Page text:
Science Friday: When fish grow and die in California

Soquel Creek is a small stream flowing into Monterey Bay about 70 miles south of San Francisco and is home to a population of winter steelhead. A group of scientists published a paper in 2009 that looked into seasonal patterns of growth, survival and movement of age-0 and age-1+ juvenile steelhead within this small California watershed.

 

Age-0 fish are juvenile steelhead that are less than one year old. These are the smallest fish, and they are often referred to as “fry.”  Age-1+ are juvenile steelhead at least one year of age, but may be older. At that point in life they are often referred to as “parr.” A parr becomes a “smolt” once it begins the physiological transition to move to sea, so a steelhead is technically only a smolt for a very brief period in life, usually a couple of weeks.

 

Most research on juvenile steelhead has focused on parr and smolts, partly because those have always been considered to be the most important life stages and partly because it’s easier to sample, tag, and track the growth and movement of larger parr.  Consequently, the fry life stage has received much less attention. However, a growing body of literature — including this study — suggests we should be paying more attention to the early life of juvenile steelhead.

 

So, why do we think fry are so important to managing and conserving steelhead?

 

Before we get to the take-home message, let’s review the study. Researchers sampled juvenile steelhead at five sites in the Soquel Creek watershed using backpack electrofishers to determine overall abundance of juvenile mykiss.  At each site, fish were sampled during June, October and December for two years from June 2003 to June 2005.

All mykiss captured during sampling were tagged so they could be recognized and identified in subsequent sampling. This allowed the authors to estimate mortality, growth rate and movement of fish into and out of the study reaches during the study period.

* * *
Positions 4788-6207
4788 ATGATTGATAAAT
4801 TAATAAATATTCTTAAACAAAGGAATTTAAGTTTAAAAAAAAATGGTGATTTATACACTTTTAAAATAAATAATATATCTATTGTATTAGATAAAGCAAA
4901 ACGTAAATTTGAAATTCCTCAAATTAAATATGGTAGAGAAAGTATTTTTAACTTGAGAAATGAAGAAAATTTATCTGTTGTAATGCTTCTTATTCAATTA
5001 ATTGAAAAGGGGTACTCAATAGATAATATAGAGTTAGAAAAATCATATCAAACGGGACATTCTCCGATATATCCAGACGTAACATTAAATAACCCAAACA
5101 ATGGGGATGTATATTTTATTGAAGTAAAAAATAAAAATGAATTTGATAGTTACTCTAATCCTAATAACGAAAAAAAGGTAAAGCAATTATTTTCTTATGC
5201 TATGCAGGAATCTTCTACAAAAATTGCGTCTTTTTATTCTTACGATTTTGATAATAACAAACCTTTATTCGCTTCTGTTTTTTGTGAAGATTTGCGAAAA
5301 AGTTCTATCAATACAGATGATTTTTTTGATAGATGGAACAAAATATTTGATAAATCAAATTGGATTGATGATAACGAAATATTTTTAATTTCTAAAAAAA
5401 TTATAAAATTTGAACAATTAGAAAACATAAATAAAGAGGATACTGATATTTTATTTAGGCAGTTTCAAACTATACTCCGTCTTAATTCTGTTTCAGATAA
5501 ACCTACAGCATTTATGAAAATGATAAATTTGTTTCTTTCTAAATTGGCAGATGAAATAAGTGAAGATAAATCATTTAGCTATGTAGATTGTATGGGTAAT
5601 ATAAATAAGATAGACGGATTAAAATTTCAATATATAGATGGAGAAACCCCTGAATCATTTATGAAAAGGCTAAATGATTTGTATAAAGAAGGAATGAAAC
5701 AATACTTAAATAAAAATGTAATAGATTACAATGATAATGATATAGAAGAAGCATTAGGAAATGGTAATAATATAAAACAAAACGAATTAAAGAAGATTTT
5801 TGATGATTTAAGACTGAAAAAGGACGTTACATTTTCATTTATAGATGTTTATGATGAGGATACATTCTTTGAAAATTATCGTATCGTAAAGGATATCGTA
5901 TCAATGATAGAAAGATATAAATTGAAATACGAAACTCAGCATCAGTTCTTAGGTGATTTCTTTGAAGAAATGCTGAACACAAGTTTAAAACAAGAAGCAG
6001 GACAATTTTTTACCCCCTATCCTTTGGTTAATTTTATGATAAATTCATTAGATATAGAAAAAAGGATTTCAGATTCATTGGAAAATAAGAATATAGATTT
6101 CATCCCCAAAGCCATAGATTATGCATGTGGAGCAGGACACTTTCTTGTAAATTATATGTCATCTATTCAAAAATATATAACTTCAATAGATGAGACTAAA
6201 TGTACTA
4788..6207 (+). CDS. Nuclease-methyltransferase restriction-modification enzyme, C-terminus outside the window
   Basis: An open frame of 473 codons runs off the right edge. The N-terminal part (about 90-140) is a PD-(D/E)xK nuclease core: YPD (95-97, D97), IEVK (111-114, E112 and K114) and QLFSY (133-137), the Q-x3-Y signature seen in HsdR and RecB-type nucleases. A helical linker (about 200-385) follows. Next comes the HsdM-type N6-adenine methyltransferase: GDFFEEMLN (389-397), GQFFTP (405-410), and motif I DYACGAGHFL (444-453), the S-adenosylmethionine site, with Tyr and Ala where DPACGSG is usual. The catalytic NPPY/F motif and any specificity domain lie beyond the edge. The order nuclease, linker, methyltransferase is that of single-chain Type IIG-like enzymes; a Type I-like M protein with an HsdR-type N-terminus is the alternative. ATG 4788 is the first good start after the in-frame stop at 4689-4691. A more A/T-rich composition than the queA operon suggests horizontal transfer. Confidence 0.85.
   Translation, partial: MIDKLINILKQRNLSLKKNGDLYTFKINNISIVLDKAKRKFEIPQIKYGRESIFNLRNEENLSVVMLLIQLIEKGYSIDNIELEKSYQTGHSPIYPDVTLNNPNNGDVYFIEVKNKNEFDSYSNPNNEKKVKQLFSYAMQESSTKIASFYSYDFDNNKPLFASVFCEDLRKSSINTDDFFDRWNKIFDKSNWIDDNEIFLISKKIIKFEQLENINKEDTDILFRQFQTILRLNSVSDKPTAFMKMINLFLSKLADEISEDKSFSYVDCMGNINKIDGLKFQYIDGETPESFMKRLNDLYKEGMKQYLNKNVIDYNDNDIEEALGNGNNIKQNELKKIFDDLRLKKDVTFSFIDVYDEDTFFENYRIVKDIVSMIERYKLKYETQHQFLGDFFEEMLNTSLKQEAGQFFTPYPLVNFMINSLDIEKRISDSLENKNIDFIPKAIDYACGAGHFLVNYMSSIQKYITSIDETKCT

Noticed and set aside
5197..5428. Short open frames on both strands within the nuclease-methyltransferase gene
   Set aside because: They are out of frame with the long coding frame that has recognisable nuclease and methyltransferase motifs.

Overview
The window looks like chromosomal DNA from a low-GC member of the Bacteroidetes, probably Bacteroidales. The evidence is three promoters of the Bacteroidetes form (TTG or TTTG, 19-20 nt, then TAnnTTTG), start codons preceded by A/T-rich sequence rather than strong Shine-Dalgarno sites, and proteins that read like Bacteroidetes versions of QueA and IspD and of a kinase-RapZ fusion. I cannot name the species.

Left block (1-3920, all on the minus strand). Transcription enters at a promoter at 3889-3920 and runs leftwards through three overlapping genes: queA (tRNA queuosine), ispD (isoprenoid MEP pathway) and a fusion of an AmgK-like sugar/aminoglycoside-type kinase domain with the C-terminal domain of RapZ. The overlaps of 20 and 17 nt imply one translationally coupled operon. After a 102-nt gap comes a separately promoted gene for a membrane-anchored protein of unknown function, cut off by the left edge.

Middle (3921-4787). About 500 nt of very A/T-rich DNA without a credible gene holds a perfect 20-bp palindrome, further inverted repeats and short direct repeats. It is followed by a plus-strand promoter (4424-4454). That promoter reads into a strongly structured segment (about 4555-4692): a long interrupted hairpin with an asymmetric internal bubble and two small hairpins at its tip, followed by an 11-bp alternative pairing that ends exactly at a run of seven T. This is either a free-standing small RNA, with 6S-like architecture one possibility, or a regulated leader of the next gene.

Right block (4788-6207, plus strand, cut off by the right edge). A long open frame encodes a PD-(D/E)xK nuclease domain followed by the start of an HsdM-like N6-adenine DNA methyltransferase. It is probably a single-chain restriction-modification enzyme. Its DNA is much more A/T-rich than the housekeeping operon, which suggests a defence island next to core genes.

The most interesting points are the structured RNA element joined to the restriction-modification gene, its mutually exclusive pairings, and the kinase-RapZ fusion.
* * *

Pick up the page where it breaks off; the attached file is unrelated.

There were several interesting findings from this work. First, the period of greatest growth was in winter/spring. Rapid growth in spring is common throughout the range of steelhead, but relatively fast growth in winter depends on climate. They could not distinguish between the two seasons here, but other studies also indicate that steelhead in California tend to grow relatively fast in winter compared to steelhead living in colder climates.  Winters in coastal California are generally milder than those further north, and the summers are drier and warmer. In turn, low flows and warm water temperatures in summer may reduce opportunities for growth compared to the milder winter conditions. In other words, make hay while the sun shines.

 

Second, the period of greatest mortality occurred during the first year of life. If the fry made it through the first year, mortality was substantially lower at age-1+. Similarly, the study only found density dependent effects on growth during the fry life stage. Basically then, if a fish survived the first year, things got a lot easier.

 

It is sometimes believed that juvenile steelhead mortality and density dependence effects on growth in freshwater are linear, which means that the rate of mortality and growth does not differ between fry and parr. This research, however, suggests otherwise. As does a large body of research on Atlantic salmon, brown trout and other salmonids.  Why is this important? Because, if we want to increase the productivity of freshwater habitat through restoration or other recovery actions it is important to identify the life stage where effects of mortality and density dependence are greatest. If mortality and density dependent effects are greatest early in life then focusing restoration efforts on fry habitat could help reduce those effects and increase recruitment to the parr life stage.

 

 

 

The success of this strategy depends on the habitat.  If there is enough habitat to support more parr, then increasing fry survival could increase productivity of the population. Alternatively, if there are already strong density dependent effects on parr, increasing survival of fry could exacerbate the problem.  That is one reason this study is so cool: It provides a more holistic view of mortality and density dependence for juvenile steelhead across all their life stages.

 

 

 

 

Recovery of wild steelhead stocks will require a broad array of strategies — by studying the limiting factors and life stages for steelhead we will improve our ability to direct recovery efforts in the most effective manner. It is vital that we improve our understanding of basic steelhead ecology and biology so that we can provide steelhead fishery managers with the tools they need to do this. The Soquel Creek research makes a compelling case that we should not undervalue the fry stage in this effort.